A story every mother needs to see, inspired by real-life events. This promotion for an episode of “Grey’s Anatomy” may sound dramatic, but when your child is ill and a diagnosis doesn’t happen promptly, the situation is not without drama.
Sarah Chalke, a television star who appeared on “Roseanne” and “Scrubs,” is a guest star on tonight’s “Grey’s Anatomy,” with a storyline that mirrors what happened to her family.
Two years ago, Chalke’s son, Charlie, came down with Kawasaki disease, a rare condition with potentially serious effects. She has spoken publicly about the difficulty of getting Charlie diagnosed and the urgency of getting the appropriate treatment. There is a narrow window—a mere 10 days after the initial symptoms appear—for the intravenous treatment to be effective.
Michael Portman, MD, of Seattle Children’s Research Institute, treats children with Kawasaki disease and also conducts research into the causes of the condition. His team at Seattle Children’s sees about 40 children each year with the condition, and they follow about 500 to 600 patients with Kawasaki disease.
Portman spoke with On the Pulse and answered a few questions related to the “Grey’s Anatomy” segment, his work and what parents should know about Kawasaki disease.
What is Kawasaki disease?
Portman:is a rare condition that can affect many parts of a child’s body, including the mucous membranes, skin, eyes and lymph nodes. Kawasaki disease can also cause problems with the heart, including inflammation of a child’s blood vessels, specifically the coronary arteries.
What are the symptoms of Kawasaki disease?
Portman:typically have a fever for at least five days, a red and patchy skin rash on the trunk and in the groin area, swelling and redness in the hands and feet (with peeling skin later on), and bloodshot eyes. Children may also have swollen lymph nodes in the neck and red and swollen cracked lips, mouth, throat and tongue.
Most patients with Kawasaki disease are younger than six; the condition can occur in children of all ages and even in young adults.
What causes Kawasaki disease?
Portman: There are lots of theories about what causes Kawasaki disease. Researchers have thought that it might be linked to genetics or even the wind, of all things. Patients tend to be diagnosed with the condition more frequently from winter through spring, which suggests a possible environmental trigger.
How many children in the U.S. have Kawasaki disease?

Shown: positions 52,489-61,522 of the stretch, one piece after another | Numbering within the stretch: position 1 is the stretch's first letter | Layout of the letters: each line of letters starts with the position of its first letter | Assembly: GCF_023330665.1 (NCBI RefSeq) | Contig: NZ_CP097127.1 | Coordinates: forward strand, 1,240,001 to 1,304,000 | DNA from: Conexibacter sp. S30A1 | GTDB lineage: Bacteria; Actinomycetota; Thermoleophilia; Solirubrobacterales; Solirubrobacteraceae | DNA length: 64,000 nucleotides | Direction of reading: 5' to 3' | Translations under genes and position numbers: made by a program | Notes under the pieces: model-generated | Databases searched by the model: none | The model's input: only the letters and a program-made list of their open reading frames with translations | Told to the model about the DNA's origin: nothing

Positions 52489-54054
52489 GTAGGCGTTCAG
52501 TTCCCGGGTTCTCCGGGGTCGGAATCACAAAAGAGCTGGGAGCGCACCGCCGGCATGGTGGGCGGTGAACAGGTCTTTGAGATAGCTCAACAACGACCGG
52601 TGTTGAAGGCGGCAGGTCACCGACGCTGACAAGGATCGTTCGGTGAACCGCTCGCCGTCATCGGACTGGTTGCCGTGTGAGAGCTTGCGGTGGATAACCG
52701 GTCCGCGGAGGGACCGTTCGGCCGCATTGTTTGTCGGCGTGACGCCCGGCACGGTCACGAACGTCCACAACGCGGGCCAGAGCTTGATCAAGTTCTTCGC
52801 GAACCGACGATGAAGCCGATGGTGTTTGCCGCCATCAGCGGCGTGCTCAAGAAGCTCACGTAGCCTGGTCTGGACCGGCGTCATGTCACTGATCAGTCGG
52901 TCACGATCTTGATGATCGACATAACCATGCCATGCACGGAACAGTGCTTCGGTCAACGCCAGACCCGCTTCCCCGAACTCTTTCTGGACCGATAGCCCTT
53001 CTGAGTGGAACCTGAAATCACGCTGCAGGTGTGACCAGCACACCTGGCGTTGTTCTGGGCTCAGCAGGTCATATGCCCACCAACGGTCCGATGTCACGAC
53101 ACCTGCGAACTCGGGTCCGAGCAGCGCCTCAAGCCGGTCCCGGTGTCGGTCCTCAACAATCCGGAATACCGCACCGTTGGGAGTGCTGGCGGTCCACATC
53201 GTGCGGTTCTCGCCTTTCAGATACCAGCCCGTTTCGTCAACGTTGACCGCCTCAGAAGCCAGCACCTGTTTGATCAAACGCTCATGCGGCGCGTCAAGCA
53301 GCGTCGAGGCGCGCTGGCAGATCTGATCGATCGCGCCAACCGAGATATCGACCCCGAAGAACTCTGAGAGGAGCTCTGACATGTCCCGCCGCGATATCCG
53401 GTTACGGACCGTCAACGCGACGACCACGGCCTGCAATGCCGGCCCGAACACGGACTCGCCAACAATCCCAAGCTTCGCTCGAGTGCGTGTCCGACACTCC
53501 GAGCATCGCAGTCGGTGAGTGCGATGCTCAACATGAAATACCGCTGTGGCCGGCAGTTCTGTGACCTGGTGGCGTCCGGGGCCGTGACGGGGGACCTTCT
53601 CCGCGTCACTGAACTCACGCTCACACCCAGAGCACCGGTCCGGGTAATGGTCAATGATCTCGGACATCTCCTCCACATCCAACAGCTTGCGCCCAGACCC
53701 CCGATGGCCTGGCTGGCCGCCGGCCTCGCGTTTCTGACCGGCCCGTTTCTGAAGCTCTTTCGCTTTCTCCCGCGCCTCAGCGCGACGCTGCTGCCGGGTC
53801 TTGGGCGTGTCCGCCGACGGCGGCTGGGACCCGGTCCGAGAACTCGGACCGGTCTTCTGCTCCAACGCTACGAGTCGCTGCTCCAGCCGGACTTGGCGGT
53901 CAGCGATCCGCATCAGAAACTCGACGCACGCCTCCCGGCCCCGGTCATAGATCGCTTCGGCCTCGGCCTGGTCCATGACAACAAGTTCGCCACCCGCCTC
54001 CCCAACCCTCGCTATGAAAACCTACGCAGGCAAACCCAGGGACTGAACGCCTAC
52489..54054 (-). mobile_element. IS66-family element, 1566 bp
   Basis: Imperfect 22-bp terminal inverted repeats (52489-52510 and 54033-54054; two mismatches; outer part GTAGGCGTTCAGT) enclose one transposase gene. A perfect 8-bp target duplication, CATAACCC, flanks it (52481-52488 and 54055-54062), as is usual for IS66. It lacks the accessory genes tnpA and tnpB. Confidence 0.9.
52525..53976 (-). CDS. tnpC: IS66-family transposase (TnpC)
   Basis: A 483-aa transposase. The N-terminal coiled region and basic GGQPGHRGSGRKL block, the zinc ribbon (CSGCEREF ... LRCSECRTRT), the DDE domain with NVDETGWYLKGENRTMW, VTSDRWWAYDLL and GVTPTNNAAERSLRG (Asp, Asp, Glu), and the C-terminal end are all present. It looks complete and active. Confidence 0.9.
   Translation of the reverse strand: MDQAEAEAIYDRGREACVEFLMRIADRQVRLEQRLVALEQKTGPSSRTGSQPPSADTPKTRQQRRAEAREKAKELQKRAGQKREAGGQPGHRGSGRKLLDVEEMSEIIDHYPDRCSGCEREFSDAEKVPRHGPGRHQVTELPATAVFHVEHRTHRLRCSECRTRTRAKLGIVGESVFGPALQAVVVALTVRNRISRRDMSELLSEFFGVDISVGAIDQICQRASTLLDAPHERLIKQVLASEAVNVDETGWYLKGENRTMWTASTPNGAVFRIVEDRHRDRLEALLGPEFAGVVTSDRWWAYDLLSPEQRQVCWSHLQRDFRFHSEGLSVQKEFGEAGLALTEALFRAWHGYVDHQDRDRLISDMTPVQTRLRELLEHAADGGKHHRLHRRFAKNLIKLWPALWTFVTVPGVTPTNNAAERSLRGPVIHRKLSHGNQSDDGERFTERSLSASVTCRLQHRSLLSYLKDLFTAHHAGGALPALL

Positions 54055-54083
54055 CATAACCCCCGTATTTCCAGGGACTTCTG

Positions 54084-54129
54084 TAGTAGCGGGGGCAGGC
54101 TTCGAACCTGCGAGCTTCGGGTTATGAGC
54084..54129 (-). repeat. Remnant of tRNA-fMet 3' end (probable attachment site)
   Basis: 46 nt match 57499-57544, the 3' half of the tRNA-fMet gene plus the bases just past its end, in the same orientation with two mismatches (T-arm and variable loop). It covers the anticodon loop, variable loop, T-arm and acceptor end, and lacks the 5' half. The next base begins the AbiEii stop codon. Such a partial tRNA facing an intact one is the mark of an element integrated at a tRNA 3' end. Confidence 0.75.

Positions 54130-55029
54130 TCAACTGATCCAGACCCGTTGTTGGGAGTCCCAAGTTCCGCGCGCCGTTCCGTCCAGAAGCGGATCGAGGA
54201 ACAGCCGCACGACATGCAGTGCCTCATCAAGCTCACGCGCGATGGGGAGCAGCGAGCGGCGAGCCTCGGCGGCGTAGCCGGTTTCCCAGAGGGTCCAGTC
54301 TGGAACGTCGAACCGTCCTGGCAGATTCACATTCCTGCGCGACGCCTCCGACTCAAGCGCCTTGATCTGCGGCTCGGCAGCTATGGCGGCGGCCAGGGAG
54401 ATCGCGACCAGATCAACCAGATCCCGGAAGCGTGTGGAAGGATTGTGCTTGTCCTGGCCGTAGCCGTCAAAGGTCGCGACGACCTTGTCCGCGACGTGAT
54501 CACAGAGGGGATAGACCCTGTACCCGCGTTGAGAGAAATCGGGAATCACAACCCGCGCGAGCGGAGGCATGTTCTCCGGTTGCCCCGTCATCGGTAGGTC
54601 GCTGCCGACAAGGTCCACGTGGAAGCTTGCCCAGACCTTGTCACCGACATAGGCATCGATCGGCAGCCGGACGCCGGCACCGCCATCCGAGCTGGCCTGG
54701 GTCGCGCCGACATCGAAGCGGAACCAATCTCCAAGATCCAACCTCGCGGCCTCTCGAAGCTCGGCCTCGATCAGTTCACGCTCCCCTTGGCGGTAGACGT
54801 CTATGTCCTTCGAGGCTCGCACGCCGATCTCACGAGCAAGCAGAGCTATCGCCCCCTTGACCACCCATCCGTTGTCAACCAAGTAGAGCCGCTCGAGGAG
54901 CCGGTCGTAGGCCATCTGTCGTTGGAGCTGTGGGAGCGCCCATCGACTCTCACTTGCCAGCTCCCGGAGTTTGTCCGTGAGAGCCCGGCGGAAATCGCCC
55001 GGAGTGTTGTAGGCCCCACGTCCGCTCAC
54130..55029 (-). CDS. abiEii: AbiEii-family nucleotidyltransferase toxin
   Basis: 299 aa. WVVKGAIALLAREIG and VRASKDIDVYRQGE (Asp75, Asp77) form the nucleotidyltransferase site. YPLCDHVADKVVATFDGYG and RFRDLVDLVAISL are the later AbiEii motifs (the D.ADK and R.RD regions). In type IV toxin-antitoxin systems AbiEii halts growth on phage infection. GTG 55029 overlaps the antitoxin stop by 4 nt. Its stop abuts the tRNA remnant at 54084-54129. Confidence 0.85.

Portman: Doctors diagnose Kawasaki disease in 4,000 children in the U.S. every year, and the condition is more common in boys and Asian children. Kawasaki disease is very common in Japan, with up to 20,000 children diagnosed each year.
How is Kawasaki disease diagnosed?
Portman: This can be tricky for doctors who aren’t familiar with Kawasaki disease, as we’ll see on “Grey’s Anatomy.” There is no test for the condition. A doctor will provide the diagnosis after examining a child, checking his or her temperature and ruling out other illnesses.
What treatments are available for Kawasaki disease?
Portman: Intravenous gamma globulin (IVIG) is the. This medicine is given through a vein, or by IV. It is effective if given within the first 10 days after the onset of symptoms. About 20 percent of children do not respond to the first dose and need a second dose.
What is the latest research on Kawasaki disease?
Portman: I’m conducting work on a new theory, that the soy you eat could perhaps be an important factor in Kawasaki disease. My study, “Kawasaki disease and soy: Potential role for isoflavone interaction with FcGamma receptors,” was published online late last year in Pediatric Research, a Nature journal.
I am also conducting research on adding a medication to the intravenous treatment to prevent long- term inflammation that increases the risk for heart damage.
What should parents know about Kawasaki disease?
Portman: Be familiar with the symptoms and visit sites like Seattle Children’s and the Kawasaki Disease Foundation to learn more. And trust your gut as a parent. The title of the Grey’s segment tonight, “Can’t fight this feeling,” translates over into any medical condition, really.
If you sense that something is wrong with your child, talk with your doctor and healthcare team and make sure that you’re all on the same page. As Ms. Chalke learned, advocating for your child in the medical arena is extremely important.
Portman’s team is making dramatic advancements toward improving the lives of children with Kawasaki disease. They recently established a guild to raise financial support for this research. To learn more about supporting the guild, or to make a donation, please contact firstname.lastname@example.org.
Learn more about research and treatments at the Heart Center at Seattle Children’s. U.S. News & World Report in 2012 named the Heart Center as one of the top medical and surgical heart teams in the country.